Would a Hard Brexit Cripple the EU’s Digital Economy? Op-Ed by Dean Chakravorti in the Harvard Business Review


Bhaskar Chakravorti is a Senior Associate Dean at The Fletcher School of Law and Diplomacy, Tufts University.

After multiple terror attacks, a snap election with a surprise result, and a devastating fire in London, UK officials had plenty on their minds going into the the start of Brexit negotiations last month. They are tasked with brokering an exit from the EU at the same time that the British economy is showing signs of stress. It was the worst-performer among all advanced economies, with a paltry 0.2% growth in the first quarter of 2017, accompanied by a fall in the value of the pound and rising inflation.

So one might assume that going into the Brexit talks, billed as “the most important negotiations in the country’s history”, the UK is negotiating from a fractured position. As the talks take shape, commentators have even started listing different forms of “national humiliation” for the UK. The presumption is that the UK is weak, while the EU is strong. But that isn’t entirely true — especially if one considers the digital economy.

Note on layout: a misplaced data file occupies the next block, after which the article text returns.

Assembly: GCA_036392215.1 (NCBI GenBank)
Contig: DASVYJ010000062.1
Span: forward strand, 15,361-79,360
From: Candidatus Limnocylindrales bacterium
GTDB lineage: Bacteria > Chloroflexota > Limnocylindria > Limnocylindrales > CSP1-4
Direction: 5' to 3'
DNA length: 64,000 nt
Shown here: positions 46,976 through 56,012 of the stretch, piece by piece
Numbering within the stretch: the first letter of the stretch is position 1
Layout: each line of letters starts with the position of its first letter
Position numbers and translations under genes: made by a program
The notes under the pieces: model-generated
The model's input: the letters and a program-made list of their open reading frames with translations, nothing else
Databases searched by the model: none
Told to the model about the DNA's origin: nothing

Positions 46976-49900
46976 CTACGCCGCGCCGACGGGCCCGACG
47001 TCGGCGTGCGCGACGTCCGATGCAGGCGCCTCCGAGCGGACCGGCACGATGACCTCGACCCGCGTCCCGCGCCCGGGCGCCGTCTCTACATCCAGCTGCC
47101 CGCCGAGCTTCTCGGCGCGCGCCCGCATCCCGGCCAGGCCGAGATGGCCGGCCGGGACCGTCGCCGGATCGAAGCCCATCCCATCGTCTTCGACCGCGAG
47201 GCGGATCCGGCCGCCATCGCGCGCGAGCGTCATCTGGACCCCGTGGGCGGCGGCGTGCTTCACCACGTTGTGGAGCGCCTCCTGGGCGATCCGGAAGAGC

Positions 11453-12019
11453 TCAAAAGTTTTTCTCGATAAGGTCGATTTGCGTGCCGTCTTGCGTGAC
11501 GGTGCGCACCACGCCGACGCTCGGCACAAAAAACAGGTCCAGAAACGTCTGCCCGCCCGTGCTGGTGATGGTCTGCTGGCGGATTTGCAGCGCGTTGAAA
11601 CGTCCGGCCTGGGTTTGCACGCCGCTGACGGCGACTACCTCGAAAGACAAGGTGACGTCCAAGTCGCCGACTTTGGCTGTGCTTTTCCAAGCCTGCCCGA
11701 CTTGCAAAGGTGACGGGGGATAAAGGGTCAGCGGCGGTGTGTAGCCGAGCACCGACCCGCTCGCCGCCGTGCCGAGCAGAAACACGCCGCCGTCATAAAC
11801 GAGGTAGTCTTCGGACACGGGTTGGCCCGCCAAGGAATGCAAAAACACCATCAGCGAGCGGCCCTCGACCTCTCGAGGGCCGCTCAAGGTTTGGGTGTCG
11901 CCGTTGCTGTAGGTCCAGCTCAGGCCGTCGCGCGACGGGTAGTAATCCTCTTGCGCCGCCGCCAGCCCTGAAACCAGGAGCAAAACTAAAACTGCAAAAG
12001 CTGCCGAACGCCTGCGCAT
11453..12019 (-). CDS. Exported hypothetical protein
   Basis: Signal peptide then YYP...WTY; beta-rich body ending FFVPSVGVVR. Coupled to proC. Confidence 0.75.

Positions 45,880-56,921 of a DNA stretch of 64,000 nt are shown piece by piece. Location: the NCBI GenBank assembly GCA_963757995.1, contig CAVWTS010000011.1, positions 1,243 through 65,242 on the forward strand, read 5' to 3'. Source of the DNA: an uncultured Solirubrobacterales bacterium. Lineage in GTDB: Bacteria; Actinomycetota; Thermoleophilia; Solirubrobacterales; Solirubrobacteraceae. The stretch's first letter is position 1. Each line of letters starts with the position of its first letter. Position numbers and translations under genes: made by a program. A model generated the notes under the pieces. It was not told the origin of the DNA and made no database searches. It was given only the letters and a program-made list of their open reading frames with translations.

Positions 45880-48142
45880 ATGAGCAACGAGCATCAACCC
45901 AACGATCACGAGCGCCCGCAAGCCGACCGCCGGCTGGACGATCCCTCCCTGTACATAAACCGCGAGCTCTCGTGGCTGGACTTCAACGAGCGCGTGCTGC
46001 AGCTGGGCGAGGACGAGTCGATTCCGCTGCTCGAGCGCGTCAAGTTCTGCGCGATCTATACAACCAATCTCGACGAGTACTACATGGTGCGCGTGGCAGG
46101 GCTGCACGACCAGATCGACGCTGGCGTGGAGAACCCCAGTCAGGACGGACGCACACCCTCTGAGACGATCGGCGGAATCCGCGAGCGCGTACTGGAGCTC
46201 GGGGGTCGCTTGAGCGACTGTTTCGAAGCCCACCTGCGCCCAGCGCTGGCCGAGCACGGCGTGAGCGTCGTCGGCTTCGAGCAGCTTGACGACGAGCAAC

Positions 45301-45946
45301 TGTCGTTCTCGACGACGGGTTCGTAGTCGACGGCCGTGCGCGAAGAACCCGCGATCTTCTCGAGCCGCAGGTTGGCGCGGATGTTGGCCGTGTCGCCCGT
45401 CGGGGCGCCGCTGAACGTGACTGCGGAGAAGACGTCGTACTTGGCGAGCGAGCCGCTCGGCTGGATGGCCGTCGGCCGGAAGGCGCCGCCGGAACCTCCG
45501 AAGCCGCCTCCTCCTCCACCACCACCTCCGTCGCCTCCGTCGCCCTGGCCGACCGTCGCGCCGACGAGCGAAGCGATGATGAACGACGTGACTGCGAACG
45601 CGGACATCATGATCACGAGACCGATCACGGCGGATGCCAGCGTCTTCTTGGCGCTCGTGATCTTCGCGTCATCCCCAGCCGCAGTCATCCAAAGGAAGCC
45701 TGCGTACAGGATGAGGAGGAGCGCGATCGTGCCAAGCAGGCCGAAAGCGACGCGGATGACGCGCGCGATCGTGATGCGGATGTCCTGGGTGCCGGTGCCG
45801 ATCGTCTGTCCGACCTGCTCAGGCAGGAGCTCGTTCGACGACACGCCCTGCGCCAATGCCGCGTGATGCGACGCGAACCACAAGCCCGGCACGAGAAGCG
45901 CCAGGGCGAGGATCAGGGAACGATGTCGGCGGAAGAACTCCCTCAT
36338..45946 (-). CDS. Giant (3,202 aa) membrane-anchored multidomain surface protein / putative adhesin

In the digital economy landscape, the EU would be losing a genuine star. The digital sector is one of the most dynamic and innovative elements of the economies of the UK and the EU – and of countries anywhere; in the UK alone it accounts for 16% of domestic output, 10% of employment, and 24% of exports. As part of the analysis behind our Digital Evolution Index 2017 (we wrote about the broader results of that report here), developed by The Fletcher School and Mastercard, we analyzed how the UK performs relative to its major European peers.

We studied the UK’s performance along four critical dimensions in comparison to the other European counterparts (these include: Austria, Belgium, Czech Republic, Denmark, Estonia, Finland, France, Germany, Greece, Hungary, Ireland, Italy, Latvia, Lithuania, Netherlands, Norway, Poland, Portugal, Slovakia, Slovenia, Spain, Sweden and Switzerland). The four dimensions we examined were supply, demand, institutions, and innovation (see the sidebar at left for more on this.)

Read the full op-ed